“What is interesting is that the areas with arguably better living standards, such as Lagos and Abuja, pay the exact price, while the states with arguably lower standards of living pay higher. The subsidy system can be argued in essence to subsidise Nigeria’s better off at the expense of the worse off,” Omonbude adds.
“The petroleum subsidy payment is simply unsustainable,” argues Victor Eromosele, a former general manager of finance of Nigeria LNG and now chairman of the Centre for Petroleum Information.
“Another way to paint the picture is that the [initial] N1.4trn estimate for subsidy payments is nearly five times the annual capital budget appropriation for agriculture, education, healthcare and trade and investment combined,” Eromosele says. “I stress these sectors because they are more important to Nigeria’s development than sustaining petrol subsidies. There are other more pressing priorities to worry about.”
The Nigerian government also subsidises the ailing power sector. The country’s electricity supply is erratic because of problems with gas supplies, poor infrastructure and late payments. The government has spent a significant amount of money on power sector reforms over the years – amounts that include an estimated $16bn for the Power Fund between 1999 and 2007 to another N155 bn on an intervention fund for the Multi-Year Tariff Order to subsidise shortfalls in expenditure for the power sector between 2009 and 2013.
That spending has not done much to break the country’s reliance on costly and polluting diesel generators.
The government completed a power sector reform and privatisation process in 2013, and due to continued problems in the sector it paid an estimated N420bn in tariff shortfall payments between February 2015 and December 2016. These are deficits caused by tariffs lower than cost of service delivery – leading to a payment from the government to private sector operators.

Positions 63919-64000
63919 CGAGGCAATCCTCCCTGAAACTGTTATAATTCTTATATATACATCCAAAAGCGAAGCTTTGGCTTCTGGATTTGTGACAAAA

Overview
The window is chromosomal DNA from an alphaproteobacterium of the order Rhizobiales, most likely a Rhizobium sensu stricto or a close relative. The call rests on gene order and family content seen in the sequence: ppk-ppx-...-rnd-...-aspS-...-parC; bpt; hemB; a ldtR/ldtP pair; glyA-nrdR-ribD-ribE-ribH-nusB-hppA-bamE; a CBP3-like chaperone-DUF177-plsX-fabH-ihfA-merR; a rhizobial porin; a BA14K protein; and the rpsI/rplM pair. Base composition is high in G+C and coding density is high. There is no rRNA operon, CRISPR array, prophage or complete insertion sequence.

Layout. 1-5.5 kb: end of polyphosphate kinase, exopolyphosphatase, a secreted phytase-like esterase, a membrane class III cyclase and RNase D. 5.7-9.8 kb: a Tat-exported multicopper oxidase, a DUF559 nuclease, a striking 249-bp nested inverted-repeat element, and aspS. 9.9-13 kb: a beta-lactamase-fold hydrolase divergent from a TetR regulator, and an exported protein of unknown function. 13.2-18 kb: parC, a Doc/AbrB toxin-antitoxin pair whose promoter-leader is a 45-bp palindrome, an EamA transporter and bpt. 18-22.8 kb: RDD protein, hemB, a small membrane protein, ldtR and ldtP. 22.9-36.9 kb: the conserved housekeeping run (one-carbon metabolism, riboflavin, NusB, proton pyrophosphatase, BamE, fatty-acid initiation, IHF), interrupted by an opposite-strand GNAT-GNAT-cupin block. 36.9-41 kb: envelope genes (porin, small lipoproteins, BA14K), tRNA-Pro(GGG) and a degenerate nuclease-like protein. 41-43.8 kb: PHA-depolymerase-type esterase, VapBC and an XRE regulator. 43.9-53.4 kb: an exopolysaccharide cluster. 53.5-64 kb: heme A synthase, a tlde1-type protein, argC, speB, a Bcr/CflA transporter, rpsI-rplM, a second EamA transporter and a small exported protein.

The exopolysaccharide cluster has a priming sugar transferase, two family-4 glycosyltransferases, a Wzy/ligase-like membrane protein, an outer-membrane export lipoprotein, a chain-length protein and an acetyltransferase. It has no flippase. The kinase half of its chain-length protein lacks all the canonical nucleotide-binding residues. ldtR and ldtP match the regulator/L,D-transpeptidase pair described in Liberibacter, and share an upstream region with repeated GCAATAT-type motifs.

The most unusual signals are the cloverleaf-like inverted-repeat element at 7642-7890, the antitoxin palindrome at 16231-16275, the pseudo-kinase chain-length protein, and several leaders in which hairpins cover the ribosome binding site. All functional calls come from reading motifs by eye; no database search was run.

By 2017, Abuja released another N701bn through the Power Intervention Fund. Although the government is not classifying these payments as subsidies, government officials as well as distribution company chiefs see it as such.
“The government is subsidising the value chain,” says an official from an electricity distribution company (Disco). “After the privatisation of the sector, electricity prices were supposed to be determined by the rules of demand and supply per the agreement we signed with the government, but that is not the case here because the government is now setting the price.” The privatisation contracts said that the tariff would be cost reflective, but in the first quarter of 2015 the government changed tack.
“So for instance, if the generating companies are selling power at $30 per kilowatt, the Discos are mandated by the government to sell to Nigerians at $15 per kilowatts,” the Disco official explains. “The government then bears the shortfalls of the other half. The price differential shortfall is what is now known as the Intervention Fund because the government is not coming out to say it is subsidising the power sector. But however you slice it, it is still a subsidy.”
The power sector reform and privatisation was done so private investors could deliver sustainable, adequate, qualitative, reliable and affordable power in a deregulated market, but post-reforms, the government still holds 40% stakes in Discos. It also owns and operates the transmission network, which remains the weakest link in the power supply chain.
The government should move away from “centralised monopoly”, argues Sunday Oduntan, the executive director for research and advocacy at the Association of Nigerian Electricity Distributors. Power minister Babatunde Fashola said last year that the government is considering divesting its shares in the country’s 11 Discos.